On the second or third problem set one of the students in the class, a white male, sent an overtly racist message along with the submission of his homework problem, in addition to which he accused the TA of being incompetent on the grading. I didn’t know what to do about this. I may have mumbled something to my TA but otherwise ignored the problem. Sometimes I let students work things out on their own because I think it is best for them to do so, though when they are getting the fundamental economics wrong I’m more apt to interfere. In this case I should have interfered based on the merits but I didn’t know how to handle it. So I mumbled and kept my nose out of it. I’m not proud of that at all.
* * * * *
Finally, let me bring learning technology into the discussion. And for that, let me start off with the final lecture of Randy Pausch. In the introductory remarks by Steve Seabolt, he refers to Randy as “the White-ist guy I know.” The remark gets a laugh from the audience and is probably completely benign; Seabolt is referring to Pausch’s taste for mayo on white bread (in turkey sandwiches) and presumably other like un-hip behavior. I thought it a strange thing to say nonetheless. But I don’t want to linger on that. Instead, I’d like to focus on something Paush himself describes near the tail end of his quite moving presentation, how misdirection, something he learned about on the football field, is one of the essentials of good teaching. You teach students something that is both hard and important by getting them to work on something else that captures their immediate attention. You, the teacher, overly focus on that something else to get the students to buy in. But underneath you understand that you’re mainly after the something else and in the end you judge your own success by whether that something else has been well learned.
We have a problem on campus talking about race and interacting on race issues. It’s not surprising that we’re in this boat. The campus problem reflects the same problem in society at large. We’ve had multiple incidents of hate speech recently. We have a new program on campus- Inclusive Illinois, one campus many voices. This program is aimed as a counterforce. As far as I can tell the approach with this program is straightforward, no misdirection.
There are multiple projects on campus involving Second Life as a teaching tool. One of those has been led by Professor Sharon Tettegah in the
I have written previously about my not getting it regarding the profession’s fascination with online games. And, truthfully, I didn’t really get it about role playing either. I always put suggestions of this sort through my own set of internal filters with one of the primary questions, would it work for me? Role playing didn’t seem to make it through. After all, I already had a strong voice. I’ve been told that shows up in my blogging. Why would I need role playing?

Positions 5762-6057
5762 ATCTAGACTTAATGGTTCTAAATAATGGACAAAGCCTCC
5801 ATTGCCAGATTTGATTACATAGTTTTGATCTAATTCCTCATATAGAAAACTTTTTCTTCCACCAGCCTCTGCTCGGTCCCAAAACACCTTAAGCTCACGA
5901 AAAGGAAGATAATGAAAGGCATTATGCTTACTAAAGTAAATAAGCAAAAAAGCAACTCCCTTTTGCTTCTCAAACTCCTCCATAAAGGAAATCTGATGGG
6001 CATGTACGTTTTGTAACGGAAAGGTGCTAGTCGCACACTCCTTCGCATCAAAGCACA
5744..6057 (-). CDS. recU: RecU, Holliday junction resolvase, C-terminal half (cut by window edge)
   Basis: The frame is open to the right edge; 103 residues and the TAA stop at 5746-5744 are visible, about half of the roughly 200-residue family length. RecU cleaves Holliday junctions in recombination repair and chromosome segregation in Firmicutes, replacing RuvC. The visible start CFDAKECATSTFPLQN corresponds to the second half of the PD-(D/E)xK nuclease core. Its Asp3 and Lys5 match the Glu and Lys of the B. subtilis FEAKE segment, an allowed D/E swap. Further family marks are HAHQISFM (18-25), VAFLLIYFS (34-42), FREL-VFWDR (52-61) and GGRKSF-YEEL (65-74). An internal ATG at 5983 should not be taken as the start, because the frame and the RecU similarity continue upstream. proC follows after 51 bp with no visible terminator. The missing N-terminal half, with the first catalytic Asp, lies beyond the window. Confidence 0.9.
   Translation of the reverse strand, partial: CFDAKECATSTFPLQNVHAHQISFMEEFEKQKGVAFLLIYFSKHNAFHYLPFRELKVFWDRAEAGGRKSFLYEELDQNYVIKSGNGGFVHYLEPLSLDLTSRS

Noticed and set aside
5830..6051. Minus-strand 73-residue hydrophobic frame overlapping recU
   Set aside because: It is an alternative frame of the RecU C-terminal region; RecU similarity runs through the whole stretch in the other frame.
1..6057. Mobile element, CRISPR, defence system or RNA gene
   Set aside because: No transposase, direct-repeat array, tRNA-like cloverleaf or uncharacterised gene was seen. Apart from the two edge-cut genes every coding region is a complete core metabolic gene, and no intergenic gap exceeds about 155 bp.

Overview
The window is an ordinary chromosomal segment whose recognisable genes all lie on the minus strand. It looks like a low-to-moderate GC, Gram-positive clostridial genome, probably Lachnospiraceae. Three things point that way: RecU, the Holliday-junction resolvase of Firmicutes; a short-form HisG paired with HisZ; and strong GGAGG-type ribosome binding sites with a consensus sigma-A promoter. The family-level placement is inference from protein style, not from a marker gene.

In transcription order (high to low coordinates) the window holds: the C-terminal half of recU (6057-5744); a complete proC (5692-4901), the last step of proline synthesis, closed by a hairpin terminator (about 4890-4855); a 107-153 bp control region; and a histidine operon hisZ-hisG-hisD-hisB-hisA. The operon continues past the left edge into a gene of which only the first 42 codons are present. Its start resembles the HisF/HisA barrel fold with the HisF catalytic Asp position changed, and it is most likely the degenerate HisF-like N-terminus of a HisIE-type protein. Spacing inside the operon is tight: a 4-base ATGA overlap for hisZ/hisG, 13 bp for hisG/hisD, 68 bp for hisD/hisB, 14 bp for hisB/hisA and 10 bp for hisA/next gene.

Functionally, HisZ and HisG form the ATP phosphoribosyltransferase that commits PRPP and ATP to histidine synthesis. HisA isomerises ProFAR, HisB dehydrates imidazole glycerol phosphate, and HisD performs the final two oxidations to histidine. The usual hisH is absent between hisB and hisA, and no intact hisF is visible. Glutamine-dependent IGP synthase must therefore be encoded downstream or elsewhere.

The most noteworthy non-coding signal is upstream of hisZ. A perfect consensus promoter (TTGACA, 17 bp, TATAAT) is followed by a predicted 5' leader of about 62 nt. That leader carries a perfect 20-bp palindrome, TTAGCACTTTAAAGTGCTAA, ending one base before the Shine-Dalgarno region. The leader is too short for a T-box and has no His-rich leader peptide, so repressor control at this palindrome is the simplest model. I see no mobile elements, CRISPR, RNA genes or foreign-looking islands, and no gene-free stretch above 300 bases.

But sometime over the weekend I came to a different conclusion and in this post I belabored my own experiences with race to show why. I don’t have a strong voice when it comes to race relations. Instead, I feel uncomfortable. I’d like to hide till the discussion turns to something else. And then, in something I read in the last week or two, perhaps something on the espn.com site about race relations fueled by the Michael Vick and O.J. Simpson stories, there was the story how even nowadays Blacks receive almost constant reminders that they are second class citizens who shouldn’t be able to succeed in society. I’m oblivious to the vast majority of those reminders; either my realm of experience avoids them altogether or I’ve been wearing the blinders for so long that I just don’t see what isn’t immediately in front of me. I really don’t know which is the better explanation, but it seems clear to me that both fit in fairly nicely with being uncomfortable actively engaging on race issues.
And now I make a leap, but one I do quite regularly in thinking about learning technology issues, that I can generalize from my own experience and thinking. The generalization is that role playing would be quite good for many of us as a way to heighten our sensitivity on race issues, that technology like Second Life might be quite good for such role playing, indeed something like Second Life might be necessary to pull it off and then, bringing Pausch back in, that the only way to do this and overcome the sense of discomfort is by taking a misdirection approach. We have to be overtly about some other use of role playing with technology or some other use of the technology itself – maybe that’s the design of online environments, maybe it’s to use the technology for virtual tours; on what the misdirection should be I’m not sure.
Let me close with one other point. My Campus at the level of Purchasing and Campus Legal has been extremely conservative about Second Life and giving University sanction to faculty or departments in purchasing “islands” in Second Life. Second Life mimics the real world in many respects and it can be a rough and tumble place. The University, on the other hand, we think of as a cloister, a safe haven. We go to efforts to preserve that. Narrowly speaking, I can understand the Purchasing point of view.
But putting two and two together, and understanding how on this Campus there is a tendency for silos to develop on issues, following the maxim that to keep things tractable make them smaller, I think it is a mistake to deal with race issues over here via the Inclusive Illinois campaign and deal with Second Life issues over there via the approach advocated by Purchasing and Campus Legal, never for the twain to meet. We’re in a position to put learning technology into service in support of a huge social issue on campus, in a way where it could make a real difference. We’ve got the previous 45 years of experience to make us realize that these problems don’t go away by themselves. Shouldn’t we be designing learning experiences for our community so that we’re not in the same boat 45 years hence?